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Childcare tax breaks come under fire

Chancellor George Osborne visited a nursery in Hammersmith yesterday and discussed tax-free childcare proposals. Picture: Getty

Chancellor George Osborne visited a nursery in Hammersmith yesterday and discussed tax-free childcare proposals. Picture: Getty

  • by JAMES TAPSFIELD AND ANDREW WOODCOCK
 

PLANS to give tax breaks worth £1,200 per child to families in which both parents work have come under fire for being unfair to stay-at-home mothers.

There has also been anger that high earners will be eligible for the scheme, and concern that single parents could lose out.

Chancellor George Osborne toured a nursery yesterday as he launched a consultation on the tax-free childcare voucher plans. The proposals – heralded in the Budget in March – will offer su pport from 2015 to families in which both parents work, as part of a £1 billion-a-year package of help with nursery bills.

The vouchers will be available to parents earning up to £150,000, so a couple with a combined income of £300,000 could claim them. By contrast, child benefit cuts have hit families in which one parent earns more than £50,000.

Parents who claim universal credit will benefit from a separate scheme under which the state will cover up to 85 per cent of their childcare costs – rather than 70 per cent as at present – though critics claim this is less generous than the help on offer to working families.

Mr Osborne said: “This government is on the side of people who want to work hard and get on in life. Tax-free childcare will help working parents by giving them more choice and better access to the quality, affordable childcare they need.”

Chief Secretary to the Treasury Danny Alexander added: “The government wants to build a stronger economy and a fairer society and key to that is getting more people into work. Tax-free childcare will save the typical two-child family up to £2,400 per year on their childcare costs, allowing parents more choice to work the hours they want.”

The scheme will cover 20 per cent of working families’ childcare costs up to a limit of £6,000 per year per child, meaning that up to £1,200 could be claimed for each child. The average cost of a part-time nursery place for a child under two in the UK is now over £5,000 per year.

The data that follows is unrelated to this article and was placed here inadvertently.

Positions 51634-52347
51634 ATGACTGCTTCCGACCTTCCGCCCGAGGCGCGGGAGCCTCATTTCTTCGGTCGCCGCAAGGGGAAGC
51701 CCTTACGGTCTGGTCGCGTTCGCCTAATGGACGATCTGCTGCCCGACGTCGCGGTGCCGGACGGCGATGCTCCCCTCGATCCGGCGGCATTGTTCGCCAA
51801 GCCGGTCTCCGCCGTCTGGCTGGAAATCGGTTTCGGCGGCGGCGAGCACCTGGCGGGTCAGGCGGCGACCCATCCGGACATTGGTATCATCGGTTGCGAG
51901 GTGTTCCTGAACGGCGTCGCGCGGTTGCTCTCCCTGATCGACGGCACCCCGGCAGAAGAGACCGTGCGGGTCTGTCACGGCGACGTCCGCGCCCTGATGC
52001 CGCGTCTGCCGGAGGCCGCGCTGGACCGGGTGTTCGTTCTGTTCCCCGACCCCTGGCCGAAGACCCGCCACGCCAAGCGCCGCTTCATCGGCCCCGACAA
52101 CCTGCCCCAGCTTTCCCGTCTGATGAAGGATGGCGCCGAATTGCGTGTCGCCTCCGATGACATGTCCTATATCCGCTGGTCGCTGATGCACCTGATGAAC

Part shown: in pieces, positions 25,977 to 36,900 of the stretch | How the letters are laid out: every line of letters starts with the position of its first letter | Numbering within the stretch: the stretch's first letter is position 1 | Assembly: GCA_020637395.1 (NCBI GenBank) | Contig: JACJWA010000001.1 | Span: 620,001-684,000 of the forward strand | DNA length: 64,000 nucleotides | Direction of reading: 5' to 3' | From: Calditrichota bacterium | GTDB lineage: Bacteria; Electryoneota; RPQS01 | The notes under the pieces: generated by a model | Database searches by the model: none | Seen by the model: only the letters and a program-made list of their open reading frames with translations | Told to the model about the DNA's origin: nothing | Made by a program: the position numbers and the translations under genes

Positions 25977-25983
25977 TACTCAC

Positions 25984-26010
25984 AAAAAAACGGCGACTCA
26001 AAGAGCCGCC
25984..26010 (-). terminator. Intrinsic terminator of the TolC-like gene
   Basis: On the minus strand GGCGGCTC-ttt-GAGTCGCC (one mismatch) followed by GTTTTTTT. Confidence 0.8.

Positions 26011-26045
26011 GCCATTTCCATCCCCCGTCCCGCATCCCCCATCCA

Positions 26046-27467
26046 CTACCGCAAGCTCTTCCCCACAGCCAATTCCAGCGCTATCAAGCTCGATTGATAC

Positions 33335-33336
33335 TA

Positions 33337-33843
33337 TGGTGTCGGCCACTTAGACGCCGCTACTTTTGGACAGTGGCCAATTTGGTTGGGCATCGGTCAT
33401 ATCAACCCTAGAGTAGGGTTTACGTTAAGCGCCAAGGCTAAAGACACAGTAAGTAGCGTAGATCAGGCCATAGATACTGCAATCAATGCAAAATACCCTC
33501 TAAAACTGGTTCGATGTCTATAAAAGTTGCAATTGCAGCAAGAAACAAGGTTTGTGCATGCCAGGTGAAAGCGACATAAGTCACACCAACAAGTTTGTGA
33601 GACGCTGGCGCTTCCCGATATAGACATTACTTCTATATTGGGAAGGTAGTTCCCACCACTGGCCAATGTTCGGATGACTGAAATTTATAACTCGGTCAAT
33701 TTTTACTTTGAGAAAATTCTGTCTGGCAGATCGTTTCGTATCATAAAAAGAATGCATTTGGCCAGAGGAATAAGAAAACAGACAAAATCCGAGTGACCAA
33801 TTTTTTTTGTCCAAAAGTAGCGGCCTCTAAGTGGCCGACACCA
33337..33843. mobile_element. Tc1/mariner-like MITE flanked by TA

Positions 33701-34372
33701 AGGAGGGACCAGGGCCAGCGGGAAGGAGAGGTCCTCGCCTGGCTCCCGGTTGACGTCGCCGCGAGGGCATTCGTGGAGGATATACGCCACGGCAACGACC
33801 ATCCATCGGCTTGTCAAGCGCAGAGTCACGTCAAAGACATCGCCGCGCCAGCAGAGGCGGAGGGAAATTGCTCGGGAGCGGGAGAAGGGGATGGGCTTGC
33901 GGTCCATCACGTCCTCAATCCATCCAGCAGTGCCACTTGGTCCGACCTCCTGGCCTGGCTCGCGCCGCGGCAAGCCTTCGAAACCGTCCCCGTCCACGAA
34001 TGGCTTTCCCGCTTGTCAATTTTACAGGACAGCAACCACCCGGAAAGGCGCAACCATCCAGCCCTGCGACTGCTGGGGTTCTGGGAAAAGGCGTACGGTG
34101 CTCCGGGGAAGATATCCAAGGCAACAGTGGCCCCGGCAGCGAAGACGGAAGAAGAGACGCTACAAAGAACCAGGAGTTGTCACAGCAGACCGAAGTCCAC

However, the Resolution Foundation think tank, which campaigns for low-income workers, warned that the bulk of the money will not go to the poorest households.

Their deputy chief executive Vidhya Alakeson said: “Our analysis shows that only a tiny fraction of the new money will benefit the lowest-income working families. Just 160,000 families in the bottom 40 per cent of the income distribution will qualify for extra help, compared to 1.7 million in the top 40 per cent by income. More than 900,000 working families with children who will receive universal credit will be excluded from extra childcare support because they do not earn enough to pay income tax.”

Justine Roberts of parenting website Mumsnet said: “Mumsnet users have been calling for help with the ever-rising cost of childcare, which is a serious impediment to many mothers returning to work after children for some time, so we welcome the additional funding going into this scheme.

“However there is concern that single-parent households might lose out whilst some very high earning two-parent households will benefit. A couple could earn £300,000 a year and still benefit. That doesn’t seem sensible.”

Labour families spokeswoman Sharon Hodgson said: “Only David Cameron’s government could be so out of touch that they expect families to be grateful for help with childcare in 2015 when they’ve already seen costs spiralling and support taken away.”

 

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